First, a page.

Earlier this week, we brought you news of Amazon Prime Pantry. Here, guest blogger Kevin McCarthy explores a similar Amazon service, Amazon Fresh, which has been up and running locally in Seattle, San Francisco and Los Angeles.
I’ve been a big fan of home delivery of grocery and convenience products for a long time, first as a Kozmo customer, then Webvan/HomeGrocer, and in the modern era, Safeway.com and Amazon Fresh. In this post, I’ll take you through how Amazon Fresh works — with a focus on its home market, my hometown of Seattle.
Amazon Fresh is currently available in Seattle, San Francisco, and Los Angeles. The programs offered in each market are pretty dramatically different, but here they are at a glance:
Seattle: Anyone can place an order and pay a delivery fee. There appears to be no tie-in with the Amazon Prime program. Delivery fees range between $7.99 and $9.99.
- If you spend $300 in any calendar month, you achieve “Big Radish” status, which means that deliveries on orders of $50 or more are free each time.
- You can apparently also include “normal” e-commerce items in your cart, but they have to be purchased (somewhat confusingly) through the Fresh website, which includes product pages similar to the ones you’d find on Amazon’s main site — but still different.
San Francisco/Los Angeles: In a completely different business model, after a free trial, you have to pay $299 each year for an Amazon Prime Fresh membership. It’s like a normal Prime membership that comes with free same-day and scheduled delivery of all orders over $35. If there’s anyone who has experienced the California version of Amazon Fresh, I’d be curious to get your take in the comments.
I really like the Amazon Fresh experience. Think of it as a high-end food-delivery service that also offers groceries. In Seattle, Amazon Fresh has partnered with a ton of high-end local foodie-type shops, including Top Pot Donuts, DeLaurenti Specialty Food and Wine, Eltana Bagels, Hot Cakes Molten Chocolate Cakery, Blue Streak Chocolates and literally dozens of other merchants.
Before Amazon Fresh, if I wanted a bagel from Eltana, I’d have to drive five miles in tons of traffic and spend my $3 for a bagel. Now, often with less than 24 hours’ notice, I can order from any of these tasty merchants and have my order delivered to my house the next day. There isn’t a delivery charge, per se, for any individual merchant. I just pay the delivery fee for the entire order to Amazon, or once I’ve achieved Big Radish status, I get free delivery for 30 to 60 days on every order over $50.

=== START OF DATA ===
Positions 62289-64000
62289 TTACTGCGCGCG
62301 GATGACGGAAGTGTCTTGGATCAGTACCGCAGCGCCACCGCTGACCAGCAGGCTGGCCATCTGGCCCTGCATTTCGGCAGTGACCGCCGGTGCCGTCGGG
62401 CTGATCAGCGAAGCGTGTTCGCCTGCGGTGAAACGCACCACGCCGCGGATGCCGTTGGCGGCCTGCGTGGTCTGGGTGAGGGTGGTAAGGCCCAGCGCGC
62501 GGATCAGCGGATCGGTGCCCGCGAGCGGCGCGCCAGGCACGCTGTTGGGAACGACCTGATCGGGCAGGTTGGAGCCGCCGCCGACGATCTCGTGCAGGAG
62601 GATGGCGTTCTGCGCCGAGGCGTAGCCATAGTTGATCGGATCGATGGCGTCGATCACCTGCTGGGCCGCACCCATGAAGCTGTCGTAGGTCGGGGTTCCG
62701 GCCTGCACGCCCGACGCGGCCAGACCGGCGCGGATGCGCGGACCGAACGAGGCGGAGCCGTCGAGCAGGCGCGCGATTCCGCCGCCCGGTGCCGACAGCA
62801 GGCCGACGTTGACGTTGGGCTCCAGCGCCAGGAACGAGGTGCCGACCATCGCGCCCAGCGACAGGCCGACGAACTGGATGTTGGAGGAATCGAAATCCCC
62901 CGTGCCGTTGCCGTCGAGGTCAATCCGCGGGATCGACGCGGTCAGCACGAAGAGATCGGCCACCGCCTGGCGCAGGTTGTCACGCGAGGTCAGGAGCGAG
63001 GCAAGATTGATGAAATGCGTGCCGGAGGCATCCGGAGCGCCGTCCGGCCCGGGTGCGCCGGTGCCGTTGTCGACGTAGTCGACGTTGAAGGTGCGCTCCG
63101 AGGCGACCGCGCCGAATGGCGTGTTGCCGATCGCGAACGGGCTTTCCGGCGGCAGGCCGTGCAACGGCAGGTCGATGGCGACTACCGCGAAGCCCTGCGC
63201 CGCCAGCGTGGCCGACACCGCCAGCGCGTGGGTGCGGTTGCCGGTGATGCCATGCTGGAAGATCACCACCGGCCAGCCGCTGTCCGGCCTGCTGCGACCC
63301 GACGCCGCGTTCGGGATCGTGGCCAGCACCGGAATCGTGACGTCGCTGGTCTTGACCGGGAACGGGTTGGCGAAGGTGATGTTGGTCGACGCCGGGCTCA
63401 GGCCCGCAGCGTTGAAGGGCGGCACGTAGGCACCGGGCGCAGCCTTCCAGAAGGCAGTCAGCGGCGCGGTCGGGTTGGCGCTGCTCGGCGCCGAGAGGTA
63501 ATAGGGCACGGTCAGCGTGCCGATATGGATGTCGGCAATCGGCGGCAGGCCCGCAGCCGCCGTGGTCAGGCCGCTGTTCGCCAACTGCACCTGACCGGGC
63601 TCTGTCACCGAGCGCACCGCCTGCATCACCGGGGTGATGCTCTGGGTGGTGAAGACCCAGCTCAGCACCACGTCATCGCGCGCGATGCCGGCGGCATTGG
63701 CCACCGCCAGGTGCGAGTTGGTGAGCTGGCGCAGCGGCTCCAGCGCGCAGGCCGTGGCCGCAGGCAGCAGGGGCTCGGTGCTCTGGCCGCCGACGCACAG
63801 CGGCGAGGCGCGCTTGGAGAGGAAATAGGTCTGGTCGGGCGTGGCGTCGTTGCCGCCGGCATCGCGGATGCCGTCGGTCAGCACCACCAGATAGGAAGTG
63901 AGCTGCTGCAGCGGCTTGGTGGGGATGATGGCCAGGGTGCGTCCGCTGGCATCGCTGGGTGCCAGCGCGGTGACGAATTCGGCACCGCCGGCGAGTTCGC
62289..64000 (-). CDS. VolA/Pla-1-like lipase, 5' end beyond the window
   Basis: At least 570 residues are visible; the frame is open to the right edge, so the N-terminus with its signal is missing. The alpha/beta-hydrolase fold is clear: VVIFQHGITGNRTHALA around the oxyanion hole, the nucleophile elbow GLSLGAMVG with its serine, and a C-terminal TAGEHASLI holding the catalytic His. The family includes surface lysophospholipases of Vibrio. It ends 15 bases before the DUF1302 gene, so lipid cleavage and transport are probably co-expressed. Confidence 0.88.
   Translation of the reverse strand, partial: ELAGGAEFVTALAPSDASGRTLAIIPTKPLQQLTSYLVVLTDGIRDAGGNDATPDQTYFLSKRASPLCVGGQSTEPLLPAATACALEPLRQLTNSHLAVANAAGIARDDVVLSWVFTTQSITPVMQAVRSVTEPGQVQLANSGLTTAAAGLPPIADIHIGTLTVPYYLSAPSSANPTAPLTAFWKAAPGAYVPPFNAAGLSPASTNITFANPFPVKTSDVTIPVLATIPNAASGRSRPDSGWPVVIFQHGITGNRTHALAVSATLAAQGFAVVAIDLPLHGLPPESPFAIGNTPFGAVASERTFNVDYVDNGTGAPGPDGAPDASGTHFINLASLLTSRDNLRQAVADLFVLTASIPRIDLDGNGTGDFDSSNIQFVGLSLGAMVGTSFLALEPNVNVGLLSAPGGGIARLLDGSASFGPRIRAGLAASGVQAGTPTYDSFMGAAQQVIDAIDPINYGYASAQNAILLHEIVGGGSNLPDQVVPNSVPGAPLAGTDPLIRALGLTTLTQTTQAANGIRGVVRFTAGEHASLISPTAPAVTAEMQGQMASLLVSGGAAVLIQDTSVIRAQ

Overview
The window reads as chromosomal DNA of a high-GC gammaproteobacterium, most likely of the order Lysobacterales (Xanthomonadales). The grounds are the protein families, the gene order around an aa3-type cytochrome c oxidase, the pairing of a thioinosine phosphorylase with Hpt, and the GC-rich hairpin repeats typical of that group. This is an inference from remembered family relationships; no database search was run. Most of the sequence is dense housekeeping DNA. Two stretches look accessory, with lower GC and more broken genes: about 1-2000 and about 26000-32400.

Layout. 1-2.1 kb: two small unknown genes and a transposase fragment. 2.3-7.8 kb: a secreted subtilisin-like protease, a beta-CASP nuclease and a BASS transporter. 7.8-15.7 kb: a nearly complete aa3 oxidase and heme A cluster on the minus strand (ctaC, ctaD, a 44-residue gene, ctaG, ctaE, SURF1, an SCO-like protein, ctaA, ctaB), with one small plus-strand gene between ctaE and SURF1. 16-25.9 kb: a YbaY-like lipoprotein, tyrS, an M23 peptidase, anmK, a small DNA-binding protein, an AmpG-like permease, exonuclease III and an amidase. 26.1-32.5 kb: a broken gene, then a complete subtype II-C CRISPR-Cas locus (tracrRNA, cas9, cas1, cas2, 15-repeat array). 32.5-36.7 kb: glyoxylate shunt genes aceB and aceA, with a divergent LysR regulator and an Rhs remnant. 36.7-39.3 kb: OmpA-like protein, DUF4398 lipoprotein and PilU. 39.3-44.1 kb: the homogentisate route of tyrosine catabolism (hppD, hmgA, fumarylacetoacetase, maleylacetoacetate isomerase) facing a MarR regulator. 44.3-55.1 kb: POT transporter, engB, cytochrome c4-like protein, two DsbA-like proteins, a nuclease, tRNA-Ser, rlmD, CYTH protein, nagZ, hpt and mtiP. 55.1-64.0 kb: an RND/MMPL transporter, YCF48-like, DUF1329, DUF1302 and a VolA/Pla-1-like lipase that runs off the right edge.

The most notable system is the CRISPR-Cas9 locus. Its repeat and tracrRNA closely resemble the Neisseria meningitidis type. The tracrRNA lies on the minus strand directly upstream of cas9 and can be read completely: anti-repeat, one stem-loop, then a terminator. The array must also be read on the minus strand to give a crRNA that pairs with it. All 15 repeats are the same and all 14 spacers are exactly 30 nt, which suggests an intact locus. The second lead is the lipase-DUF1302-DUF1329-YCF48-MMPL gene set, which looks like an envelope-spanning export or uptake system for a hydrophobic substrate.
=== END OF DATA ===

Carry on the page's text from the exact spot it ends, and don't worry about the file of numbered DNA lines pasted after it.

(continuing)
One thing that’s interesting to me is that when you order from many merchants in a single Amazon Fresh order, they charge your credit card for many individual purchases, as shown below:
I’m not sure why they do that, but as a consumer it’s a little confusing, and tough, to add up the totals to verify my order.
You can schedule delivery to be attended or unattended (meaning you will or will not be present). Your delivery will arrive on your doorstep, and even frozen food is rated to stay good for at least an hour. Each bag is incredibly well insulated and contains frozen pouches to maintain a cool temperature.
I know one person who had a “predawn unattended” delivery and then had their groceries stolen. This was in a very quiet semi-suburban neighborhood. I’m guessing that some thieves must drive around searching for these pre-dawn deliveries? Or maybe they’re tailing Amazon Fresh trucks? Either way, this might be a larger problem eventually. Amazon paid for the whole order for my friend, which was good customer service.
Here’s a look at the delivery bags, which as you can see are hardly conspicuous:
Delivery has also been amazingly prompt — seriously, unbelievably so. For a scheduled 7-8 p.m. delivery, they have shown up three times in a row now exactly at 7 p.m. They must be parking up the street and counting down the seconds until they’re supposed to arrive.
Once you unpack your goods, you get some really nice treats. Because you’re shopping at higher-end places, you get whatever level of service the local merchant originally offers. In the case of DeLaurenti, they wrap rows of salami in wax paper, seal the package up in cling wrap, and wrap it in butcher paper.
Most recently, I got a few not-so-tasty treats, too. A bad kiwi and a partially opened yogurt were delivered to me. In Amazon’s defense, this was the first time anything like this has happened to me, but here’s the evidence:
A GeekWire review of Amazon Fresh prices in Seattle estimated certain items to be about 10% higher than a local Fred Meyer store (similar to a Super Walmart). My experience has been roughly the same. I think you’re going to find more shoppers looking to Amazon Fresh for convenience rather than savings.
Personally, I think it’s an amazing service, chock full of innovation, and could lead to a huge nationwide business for Amazon, while also broadening the company’s home-delivery network to include thousands or tens of thousands of new merchants. I think it’s more of a Big Radish than a bad kiwi.
Blog post by Kevin McCarthy, a former ChannelAdvisor employee and currently the founder of McCarthy Music.